Six long months after HBO Max launched, it will finally be available Tuesday on Amazon Fire TV devices. The deal marks a resolution to one half of HBO Max’s biggest problem: the service’s unavailability on Amazon and Roku devices, which together represent 70 percent of the connected TV market.
One question remains: When will HBO Max come to Roku? It’s a question that’s as important to WarnerMedia as it is to Roku users.
After HBO Max launched in May, many users of the top two smart TV platforms were frustrated to learn that they would be unable to use WarnerMedia’s service. They were forced to use legacy HBO apps, which don’t offer HBO Max library content, such as “South Park,” or new exclusives like “Search Party” or “Charm City Kings.” Or they’d have to sign up to the HBO channel on Prime Video.
Other inelegant workarounds exist, including most recently a Roku update that allows iOS users to cast HBO Max from their iPhones to their Roku devices.
It’s likely that the lack of easy access on the two platforms contributed to a slow start for HBO Max. Parent company AT&T last month reported 8.6 million activations of HBO Max in Q3, meaning just 30 percent of existing HBO subscribers — who already have access to HBO Max at no additional charge — have signed into the upgraded service. The remaining 70 percent are either watching HBO on cable or using legacy apps, Variety reported.
As IndieWire reported in August, Roku’s demands on user data and ad inventory have stalled negotiations between the two sides. Negotiations were similarly at an impasse between Amazon and WarnerMedia.
Amazon and WarnerMedia announced Monday that the stalemate had ended: The HBO Max app will be available Tuesday for Amazon Fire TV and Fire tablets. Details of the agreement were not released.
Bringing Amazon and Roku users into the HBO Max fold is crucial for the service’s success in the streaming wars: Amazon Fire TV has some 40 million users. Roku has 46 million.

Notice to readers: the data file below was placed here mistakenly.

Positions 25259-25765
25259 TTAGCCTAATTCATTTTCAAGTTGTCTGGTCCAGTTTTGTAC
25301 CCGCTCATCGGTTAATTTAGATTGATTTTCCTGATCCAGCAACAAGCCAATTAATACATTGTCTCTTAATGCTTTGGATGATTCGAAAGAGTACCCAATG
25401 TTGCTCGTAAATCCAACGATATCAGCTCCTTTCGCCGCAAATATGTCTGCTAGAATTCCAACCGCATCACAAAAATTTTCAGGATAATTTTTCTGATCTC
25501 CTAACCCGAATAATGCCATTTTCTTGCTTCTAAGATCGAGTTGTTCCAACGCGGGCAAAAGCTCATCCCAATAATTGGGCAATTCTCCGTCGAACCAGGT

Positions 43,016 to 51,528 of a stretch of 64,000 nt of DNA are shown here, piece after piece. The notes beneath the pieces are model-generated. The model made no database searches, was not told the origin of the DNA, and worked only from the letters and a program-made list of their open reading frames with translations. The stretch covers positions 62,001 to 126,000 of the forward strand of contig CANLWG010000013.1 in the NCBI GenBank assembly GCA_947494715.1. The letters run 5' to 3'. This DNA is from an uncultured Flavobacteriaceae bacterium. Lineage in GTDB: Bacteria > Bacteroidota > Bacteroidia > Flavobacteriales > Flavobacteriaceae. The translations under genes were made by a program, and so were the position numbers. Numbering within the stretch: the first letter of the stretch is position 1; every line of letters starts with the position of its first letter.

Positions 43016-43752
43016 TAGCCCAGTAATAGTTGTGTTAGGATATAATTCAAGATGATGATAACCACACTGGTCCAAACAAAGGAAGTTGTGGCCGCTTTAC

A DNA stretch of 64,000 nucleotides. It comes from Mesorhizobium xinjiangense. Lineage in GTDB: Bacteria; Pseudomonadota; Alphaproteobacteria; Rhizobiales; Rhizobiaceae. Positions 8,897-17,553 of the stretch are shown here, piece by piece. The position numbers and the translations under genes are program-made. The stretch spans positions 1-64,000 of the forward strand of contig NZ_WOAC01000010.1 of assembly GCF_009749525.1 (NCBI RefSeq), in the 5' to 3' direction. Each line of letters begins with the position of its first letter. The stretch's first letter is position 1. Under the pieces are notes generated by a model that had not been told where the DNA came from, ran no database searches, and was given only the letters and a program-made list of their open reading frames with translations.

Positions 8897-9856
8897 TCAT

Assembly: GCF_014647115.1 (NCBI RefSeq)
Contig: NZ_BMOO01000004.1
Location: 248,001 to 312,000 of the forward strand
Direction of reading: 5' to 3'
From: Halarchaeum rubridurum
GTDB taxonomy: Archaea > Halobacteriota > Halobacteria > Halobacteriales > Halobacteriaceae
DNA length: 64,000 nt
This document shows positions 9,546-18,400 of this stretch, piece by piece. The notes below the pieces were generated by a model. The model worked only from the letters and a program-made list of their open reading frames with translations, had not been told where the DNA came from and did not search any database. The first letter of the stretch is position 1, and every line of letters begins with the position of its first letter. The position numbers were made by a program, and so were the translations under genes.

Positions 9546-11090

It is those device providers — not HBO Max, Disney+, or Netflix — who are actually in consumers’ living rooms. And that’s an important thing to recognize in an era when media companies from Disney to WarnerMedia are reorganizing under streaming supremacy, a future where direct-to-consumer relationships are growing more important than theatrical releases.
While it’s unclear just how many new users the Amazon deal will net for HBO Max, one thing is for certain: Accessing HBO Max just got a hell of a lot easier for millions of people. And ease of access is key when consumers have come to expect thousands of shows and movies at the click of a button. Without easy access, viewers would more easily opt out of subscribing to Netflix, Amazon Prime Video, Disney+, Hulu, or any number of other services vying for their attention. Bad news for HBO Max’s standing in the streaming wars.
In an interview with IndieWire earlier this fall, Roku’s content chief Tedd Cittadine detailed his view that the streaming wars will be won through close relationships between steaming services and device providers. At the time, he indirectly signaled Roku’s hard stance in negotiations with WarnerMedia.
“There are services that have legacy mindsets, where they want to take all the value for themselves, or not lean into platforms as a partnership,” Cittadine said. “I think the results of the sort of services that have come to market with that mentality — I won’t name any specifics, but you might be able to identify who those may be — I think the results speak for themselves. They don’t have that sort of success that others do.”
A Roku representative did not respond to a request for comment about the status of the company’s negotiations with WarnerMedia. But signs are hopeful that they will soon come to an agreement.
NBCUniversal’s Peacock, which also launched earlier this year, was long unavailable on Roku or Amazon devices until September, when Roku and NBCUniversal struck a deal to bring the service to Roku devices. It still, however, remains unavailable on Amazon devices.
With the pandemic waging on, streaming and VOD will continue to play an important part of all studios’ strategies for the foreseeable future. Disney said it plans to release more movies on PVOD, while Bloomberg reports that Warner Bros. is weighing an early HBO Max debut for Wonder Woman 1984.
That increased importance means it’s in the best interest of all sides — Roku, WarnerMedia, NBCUniveral, and Amazon — to strike deals soon.